Knowing The Signs Is The First Step In Diagnosing This Hidden Disorder In Kids

Decades ago, mental health issues – especially in children – were under-researched, misunderstood, or misdiagnosed.

Now, however, it is universally recognized that physical and mental health go hand-in-hand for adults and children alike.

But one mental health disorder is still falling through the cracks when it comes to diagnosing children.

Eating disorders are some of the most serious of all mental health issues, even though they can be completely curable.

This is especially significant when a child has an eating disorder, as many parents and even physicians may attribute warning signs to something else they may label as “normal” in a child or teen.

One of these, Binge Eating Disorder, is increasingly developing in children.  It is now the most common eating disorder in America — and can be deadly.

Binge Eating Disorder involves repeated instances of eating large quantities of food past the point of being full, while feeling a loss of control, shame, or guilt during and after the episode.

Often, children develop BED as a response to a parent who struggles with self-esteem or past weight issues and overly monitors or regulates their child’s food intake and physical activity to avoid the same thing happening to them.

But in doing so, the opposite effect is achieved.   The child can become rebellious and secretive about food in order to counter overbearing control in that area by the parent.

Because of the secretive nature of eating disorders, and the hiding and sneaking of food that is involved, children can become withdrawn, depressed, isolated, and even suicidal.

Alternatively, of children between the ages of 13 and 18 who are given a diagnosis of BED, the majority of them were found to have an underlying mental health issue such as clinical depression.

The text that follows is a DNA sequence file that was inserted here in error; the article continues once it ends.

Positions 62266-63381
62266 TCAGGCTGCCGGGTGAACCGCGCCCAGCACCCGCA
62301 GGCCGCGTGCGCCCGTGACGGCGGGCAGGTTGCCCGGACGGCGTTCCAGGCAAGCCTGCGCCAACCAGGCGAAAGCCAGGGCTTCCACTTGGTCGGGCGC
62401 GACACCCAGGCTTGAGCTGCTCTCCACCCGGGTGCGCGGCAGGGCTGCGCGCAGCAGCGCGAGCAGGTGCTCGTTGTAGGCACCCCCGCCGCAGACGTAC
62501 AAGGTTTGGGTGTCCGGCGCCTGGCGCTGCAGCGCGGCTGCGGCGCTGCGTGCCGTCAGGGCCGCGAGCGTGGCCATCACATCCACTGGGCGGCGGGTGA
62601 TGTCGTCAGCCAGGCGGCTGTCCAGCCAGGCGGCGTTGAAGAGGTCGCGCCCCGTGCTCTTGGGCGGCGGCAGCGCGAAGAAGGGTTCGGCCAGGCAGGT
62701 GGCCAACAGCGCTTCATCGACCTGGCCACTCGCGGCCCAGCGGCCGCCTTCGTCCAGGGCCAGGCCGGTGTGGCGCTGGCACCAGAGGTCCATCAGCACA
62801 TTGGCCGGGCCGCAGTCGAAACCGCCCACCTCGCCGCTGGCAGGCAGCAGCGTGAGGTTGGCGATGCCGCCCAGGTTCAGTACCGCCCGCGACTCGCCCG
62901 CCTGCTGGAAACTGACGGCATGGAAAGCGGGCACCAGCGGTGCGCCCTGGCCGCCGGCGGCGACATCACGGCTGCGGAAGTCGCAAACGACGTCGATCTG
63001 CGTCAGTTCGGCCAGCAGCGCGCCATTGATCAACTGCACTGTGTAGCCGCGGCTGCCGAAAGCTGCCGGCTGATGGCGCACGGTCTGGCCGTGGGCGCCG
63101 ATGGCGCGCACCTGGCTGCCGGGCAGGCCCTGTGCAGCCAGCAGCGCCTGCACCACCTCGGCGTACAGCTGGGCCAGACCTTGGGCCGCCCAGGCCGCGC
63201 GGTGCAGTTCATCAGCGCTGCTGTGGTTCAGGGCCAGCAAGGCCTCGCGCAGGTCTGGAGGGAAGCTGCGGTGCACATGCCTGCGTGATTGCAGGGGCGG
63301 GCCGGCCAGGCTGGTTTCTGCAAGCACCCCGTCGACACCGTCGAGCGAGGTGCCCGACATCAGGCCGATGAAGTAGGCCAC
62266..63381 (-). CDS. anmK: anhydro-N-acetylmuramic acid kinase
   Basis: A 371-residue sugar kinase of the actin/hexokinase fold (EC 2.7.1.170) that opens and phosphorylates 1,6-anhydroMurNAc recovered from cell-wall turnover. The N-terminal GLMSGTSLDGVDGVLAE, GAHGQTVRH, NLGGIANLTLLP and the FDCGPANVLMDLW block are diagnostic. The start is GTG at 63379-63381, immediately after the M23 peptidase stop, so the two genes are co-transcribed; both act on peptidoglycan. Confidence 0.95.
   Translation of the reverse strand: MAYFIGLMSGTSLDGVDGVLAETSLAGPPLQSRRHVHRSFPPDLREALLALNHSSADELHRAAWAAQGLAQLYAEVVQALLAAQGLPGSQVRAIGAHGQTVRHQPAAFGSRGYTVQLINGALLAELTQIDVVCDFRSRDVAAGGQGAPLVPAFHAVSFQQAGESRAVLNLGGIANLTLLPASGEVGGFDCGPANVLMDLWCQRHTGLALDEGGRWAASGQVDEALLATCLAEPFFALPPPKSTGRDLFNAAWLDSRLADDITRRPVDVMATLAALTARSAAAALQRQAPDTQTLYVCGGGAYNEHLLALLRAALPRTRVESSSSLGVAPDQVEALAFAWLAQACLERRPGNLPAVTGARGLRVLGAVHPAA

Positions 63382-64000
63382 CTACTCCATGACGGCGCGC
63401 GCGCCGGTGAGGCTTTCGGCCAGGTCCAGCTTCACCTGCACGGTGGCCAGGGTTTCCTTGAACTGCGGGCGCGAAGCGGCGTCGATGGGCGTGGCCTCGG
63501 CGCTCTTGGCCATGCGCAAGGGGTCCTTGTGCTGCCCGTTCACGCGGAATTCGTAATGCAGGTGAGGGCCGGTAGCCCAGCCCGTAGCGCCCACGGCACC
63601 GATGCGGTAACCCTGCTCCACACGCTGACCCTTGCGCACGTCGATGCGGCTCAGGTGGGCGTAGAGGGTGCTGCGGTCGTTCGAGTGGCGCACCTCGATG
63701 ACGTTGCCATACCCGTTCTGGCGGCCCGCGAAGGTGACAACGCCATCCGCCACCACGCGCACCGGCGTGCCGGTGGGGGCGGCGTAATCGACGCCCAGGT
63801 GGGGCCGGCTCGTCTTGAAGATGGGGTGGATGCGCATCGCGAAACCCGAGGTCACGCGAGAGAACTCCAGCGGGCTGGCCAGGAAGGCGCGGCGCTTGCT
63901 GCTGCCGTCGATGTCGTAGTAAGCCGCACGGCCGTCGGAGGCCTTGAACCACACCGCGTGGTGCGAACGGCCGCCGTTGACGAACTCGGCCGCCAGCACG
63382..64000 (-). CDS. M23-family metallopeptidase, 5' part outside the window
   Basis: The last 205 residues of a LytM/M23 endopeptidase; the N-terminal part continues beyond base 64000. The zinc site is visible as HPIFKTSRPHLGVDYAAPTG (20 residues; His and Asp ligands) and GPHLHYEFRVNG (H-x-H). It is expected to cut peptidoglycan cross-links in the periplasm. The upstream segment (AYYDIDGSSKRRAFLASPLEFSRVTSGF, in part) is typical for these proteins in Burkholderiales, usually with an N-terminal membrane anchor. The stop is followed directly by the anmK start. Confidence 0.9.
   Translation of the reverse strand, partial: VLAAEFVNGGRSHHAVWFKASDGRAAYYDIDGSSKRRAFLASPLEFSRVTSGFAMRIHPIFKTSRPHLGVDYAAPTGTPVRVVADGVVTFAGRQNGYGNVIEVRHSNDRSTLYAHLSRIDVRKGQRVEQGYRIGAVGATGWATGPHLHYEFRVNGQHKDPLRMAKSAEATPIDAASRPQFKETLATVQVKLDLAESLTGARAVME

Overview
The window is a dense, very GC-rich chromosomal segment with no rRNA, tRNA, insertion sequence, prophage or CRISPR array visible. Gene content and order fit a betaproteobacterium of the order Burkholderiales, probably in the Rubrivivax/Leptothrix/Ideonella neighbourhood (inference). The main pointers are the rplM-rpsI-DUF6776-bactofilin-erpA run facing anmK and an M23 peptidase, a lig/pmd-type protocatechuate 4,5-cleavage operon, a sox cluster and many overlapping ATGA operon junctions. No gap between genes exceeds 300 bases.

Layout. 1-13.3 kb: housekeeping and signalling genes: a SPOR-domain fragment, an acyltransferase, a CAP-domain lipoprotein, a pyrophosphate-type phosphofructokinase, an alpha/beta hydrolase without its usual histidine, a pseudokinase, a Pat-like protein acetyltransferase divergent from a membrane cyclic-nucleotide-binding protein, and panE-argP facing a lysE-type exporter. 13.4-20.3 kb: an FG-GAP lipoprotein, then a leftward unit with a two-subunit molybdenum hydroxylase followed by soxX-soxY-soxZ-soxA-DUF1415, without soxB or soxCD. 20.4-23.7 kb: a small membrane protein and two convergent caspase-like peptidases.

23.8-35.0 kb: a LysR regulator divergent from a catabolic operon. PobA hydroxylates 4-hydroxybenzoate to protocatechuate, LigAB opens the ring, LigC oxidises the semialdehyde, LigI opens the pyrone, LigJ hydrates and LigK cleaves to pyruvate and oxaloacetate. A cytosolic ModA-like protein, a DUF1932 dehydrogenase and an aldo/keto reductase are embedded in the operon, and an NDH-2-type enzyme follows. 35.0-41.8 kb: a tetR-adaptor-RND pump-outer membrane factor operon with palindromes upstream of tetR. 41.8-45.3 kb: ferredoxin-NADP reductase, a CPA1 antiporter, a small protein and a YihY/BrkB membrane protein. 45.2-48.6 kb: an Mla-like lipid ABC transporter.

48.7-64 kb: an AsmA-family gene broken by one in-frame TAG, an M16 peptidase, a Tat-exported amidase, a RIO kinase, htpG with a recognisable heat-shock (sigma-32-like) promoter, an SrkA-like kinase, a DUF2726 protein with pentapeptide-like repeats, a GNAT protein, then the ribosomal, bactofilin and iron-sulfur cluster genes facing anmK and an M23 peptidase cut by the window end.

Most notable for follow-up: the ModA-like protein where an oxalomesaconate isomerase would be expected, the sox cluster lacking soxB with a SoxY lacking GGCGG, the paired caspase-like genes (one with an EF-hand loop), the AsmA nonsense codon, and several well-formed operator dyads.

It’s a vicious cycle, and one that is hard – even for doctors – to discover.  

Many times, a larger than average weight gain or moodiness noticed at routine checkups will be attributed to being a “normal” part of puberty.

Some parents will find empty food wrappers or notice that they are purchasing far more groceries, but even this is often brushed off as a “phase.”

And teens with BED, especially if they work and have a source of income, have little trouble hiding the disorder from their parents.

Binge Eating Disorder, like other eating disorders, also increases a teen’s risk of other addictive behaviors and substance abuse – and many people who abuse drugs or alcohol have been found to also have an eating disorder.  

And in both teens and adults, eating disorders have the highest mortality rate of any mental health disorder.

While that may seem hard to believe, eating disorders can be easily hidden.  Coupled with the fact that there is usually another mental health issue present makes diagnosis and treatment difficult.  

The suicide rate with an eating disorder is higher than that associated with other mental illness, so diagnosing and treating teens and adolescents becomes all the more crucial.

Catching a teen eating disorder early is key, and parents can help by watching for warning signs.  

In the case of Binge Eating Disorder, that may mean the signs mentioned above – empty, hidden food wrappers, food disappearing, and lack of interest in regular meals.

In addition, like other eating disorders and all mental health issues, changes in behavior, loss of interest in activities your child usually loves, weight gain (with BED) or loss – or anything that seems off – warrants a discussion with your child and a visit to a health professional.

Family therapy is recommended, especially if the root lies in a parent who struggled with an eating disorder themselves and recognizes that they may have influenced their child’s behaviors about food.

Parents know their children better than anyone else.  

We know when something is wrong, and while it may be the last thing on our minds, knowing how to recognize the signs of Binge Eating and other eating disorders could save their life.

Do you know someone who has struggled with an eating disorder?  Do you have any tips for recognizing the warning signs?  Leave us your comments.

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